You have never felt more powerful than you do in this moment. You are conscious of your muscles warming up as blood flows into them preparing to handle whatever is about to happen next. You feel the familiar tightening in your chest and neck. The tingle of sweat beginning to form on your skin. Your focus sharpens. You feel awake and alive.
What is this amazing feeling? The answer may surprise you: stress.
For those of you that have somehow avoided feeling stress this far into your life, allow me to define it for you. (Congrats, by the way, but you should probably call your neurologist now to get that looked at.)
The clinical definition of stress is “a state of mental or emotional strain or tension resulting from adverse or very demanding circumstances.” Yikes. Sounds pretty intense, doesn’t it?
When most of us think of stress it immediately conjures to our mind’s eye some of the most painful and unpleasant experiences of our lives. That 4 hour exam that would make or break your college career; your father yelling at you; being told you have a life-altering medical condition; staring down a rather sharply dressed man at that one job interview. In fact, I’ll bet you started to feel a little stressed right now just thinking about it.
Now, as we define this I do want to clarify something up front. There is a difference between the kind of stress one might experience, say, in the jungles of Vietnam or through Asperger’s sensory issues vs. the everyday kind of stress one experiences in the waiting room of a job interview.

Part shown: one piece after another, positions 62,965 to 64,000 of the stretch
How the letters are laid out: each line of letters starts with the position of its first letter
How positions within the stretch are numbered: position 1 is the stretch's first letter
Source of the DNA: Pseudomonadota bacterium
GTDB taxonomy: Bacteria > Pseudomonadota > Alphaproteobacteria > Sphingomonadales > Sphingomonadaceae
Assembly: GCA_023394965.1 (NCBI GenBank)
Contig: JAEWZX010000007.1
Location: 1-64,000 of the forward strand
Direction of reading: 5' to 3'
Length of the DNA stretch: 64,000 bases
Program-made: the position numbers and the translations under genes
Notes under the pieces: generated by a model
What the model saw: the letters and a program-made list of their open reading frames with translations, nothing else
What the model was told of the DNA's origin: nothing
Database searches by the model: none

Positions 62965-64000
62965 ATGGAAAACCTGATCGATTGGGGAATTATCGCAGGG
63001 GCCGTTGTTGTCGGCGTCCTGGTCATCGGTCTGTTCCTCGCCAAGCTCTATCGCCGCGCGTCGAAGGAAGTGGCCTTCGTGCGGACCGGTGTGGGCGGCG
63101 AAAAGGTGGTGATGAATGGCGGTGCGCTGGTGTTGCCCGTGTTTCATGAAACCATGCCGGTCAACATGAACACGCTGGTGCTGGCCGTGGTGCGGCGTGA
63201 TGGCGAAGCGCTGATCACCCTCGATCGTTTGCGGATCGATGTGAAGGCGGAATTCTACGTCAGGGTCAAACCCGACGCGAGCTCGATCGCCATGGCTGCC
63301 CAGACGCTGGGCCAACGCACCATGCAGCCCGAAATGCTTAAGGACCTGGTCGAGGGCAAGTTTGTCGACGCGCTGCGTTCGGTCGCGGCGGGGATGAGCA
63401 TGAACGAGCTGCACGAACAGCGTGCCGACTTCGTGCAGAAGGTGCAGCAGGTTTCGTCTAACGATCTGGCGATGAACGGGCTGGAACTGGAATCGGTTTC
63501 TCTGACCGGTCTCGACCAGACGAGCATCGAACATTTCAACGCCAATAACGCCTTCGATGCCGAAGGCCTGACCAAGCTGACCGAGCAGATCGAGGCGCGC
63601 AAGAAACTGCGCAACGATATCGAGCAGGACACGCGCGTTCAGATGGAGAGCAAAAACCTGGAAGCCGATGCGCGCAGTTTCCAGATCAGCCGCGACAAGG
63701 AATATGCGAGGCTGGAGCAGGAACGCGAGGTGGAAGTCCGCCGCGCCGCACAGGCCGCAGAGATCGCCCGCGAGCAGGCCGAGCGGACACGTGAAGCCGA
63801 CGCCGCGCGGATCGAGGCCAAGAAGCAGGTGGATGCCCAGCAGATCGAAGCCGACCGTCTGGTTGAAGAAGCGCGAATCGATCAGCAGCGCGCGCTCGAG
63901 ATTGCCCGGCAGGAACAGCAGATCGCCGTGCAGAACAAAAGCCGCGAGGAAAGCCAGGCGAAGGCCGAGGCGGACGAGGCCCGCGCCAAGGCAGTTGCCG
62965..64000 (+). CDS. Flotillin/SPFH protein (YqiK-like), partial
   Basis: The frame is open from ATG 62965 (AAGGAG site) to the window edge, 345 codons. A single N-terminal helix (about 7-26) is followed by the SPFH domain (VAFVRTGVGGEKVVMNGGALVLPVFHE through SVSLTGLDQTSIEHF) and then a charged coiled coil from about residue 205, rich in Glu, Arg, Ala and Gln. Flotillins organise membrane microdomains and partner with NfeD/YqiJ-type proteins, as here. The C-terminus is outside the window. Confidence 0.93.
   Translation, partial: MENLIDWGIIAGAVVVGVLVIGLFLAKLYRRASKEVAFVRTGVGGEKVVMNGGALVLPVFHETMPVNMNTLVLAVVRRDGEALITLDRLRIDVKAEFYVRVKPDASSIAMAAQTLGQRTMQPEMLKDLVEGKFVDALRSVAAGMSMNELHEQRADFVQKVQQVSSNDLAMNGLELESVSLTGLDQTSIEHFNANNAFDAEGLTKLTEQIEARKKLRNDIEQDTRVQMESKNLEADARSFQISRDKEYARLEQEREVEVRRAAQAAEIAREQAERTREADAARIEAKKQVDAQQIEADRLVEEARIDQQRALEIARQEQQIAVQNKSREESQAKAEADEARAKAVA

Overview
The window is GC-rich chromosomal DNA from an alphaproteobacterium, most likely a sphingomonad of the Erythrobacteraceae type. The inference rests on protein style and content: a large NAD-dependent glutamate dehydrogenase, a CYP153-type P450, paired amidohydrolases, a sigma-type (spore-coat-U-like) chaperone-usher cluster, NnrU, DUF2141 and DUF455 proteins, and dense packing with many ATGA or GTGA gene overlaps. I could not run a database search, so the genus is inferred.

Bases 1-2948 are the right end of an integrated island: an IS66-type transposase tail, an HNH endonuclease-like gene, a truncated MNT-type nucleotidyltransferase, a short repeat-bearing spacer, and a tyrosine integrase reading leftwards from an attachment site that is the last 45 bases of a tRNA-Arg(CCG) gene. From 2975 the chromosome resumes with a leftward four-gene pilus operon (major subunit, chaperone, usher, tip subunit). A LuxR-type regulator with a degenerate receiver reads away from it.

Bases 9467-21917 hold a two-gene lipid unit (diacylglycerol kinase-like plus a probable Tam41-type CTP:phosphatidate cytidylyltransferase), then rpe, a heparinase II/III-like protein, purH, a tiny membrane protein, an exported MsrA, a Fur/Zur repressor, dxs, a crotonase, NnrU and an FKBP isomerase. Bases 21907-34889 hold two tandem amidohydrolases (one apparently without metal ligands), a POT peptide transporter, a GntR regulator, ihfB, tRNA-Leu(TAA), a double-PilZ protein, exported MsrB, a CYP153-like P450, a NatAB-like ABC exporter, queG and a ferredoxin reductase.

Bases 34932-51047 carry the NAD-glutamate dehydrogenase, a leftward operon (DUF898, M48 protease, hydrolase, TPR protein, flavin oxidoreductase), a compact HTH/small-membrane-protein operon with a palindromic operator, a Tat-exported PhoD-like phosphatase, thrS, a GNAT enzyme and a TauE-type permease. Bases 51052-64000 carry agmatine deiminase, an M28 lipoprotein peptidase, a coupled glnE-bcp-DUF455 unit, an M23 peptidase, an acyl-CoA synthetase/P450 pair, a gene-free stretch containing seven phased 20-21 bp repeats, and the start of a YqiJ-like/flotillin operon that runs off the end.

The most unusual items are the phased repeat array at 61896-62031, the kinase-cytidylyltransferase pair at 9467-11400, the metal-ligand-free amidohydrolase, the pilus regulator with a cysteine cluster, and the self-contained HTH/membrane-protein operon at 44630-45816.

The difference is this: with the first kind, the kind that has a tendency to cause Defense Mode (and in the case of the soldier, PTSD), it’s something that is happening to you and that you are powerless to stop or control. The second kind, the kind we’re talking about in this article, usually has more in common with anxiety. It’s based largely in your perception of the stressful event, and you usually have at least some choices. (i.e. You are choosing to be in that job interview. You’re not trapped there and unable to escape.) In fact, in these sorts of situations there is one choice in particular that can completely negate the negative effects of that stressful experience. More on that in a minute.
The Secret of Stress
Today I would like to offer a different perspective on stress. There might be more to stress than you realize. In fact, some of your previously held notions about it might be dead wrong.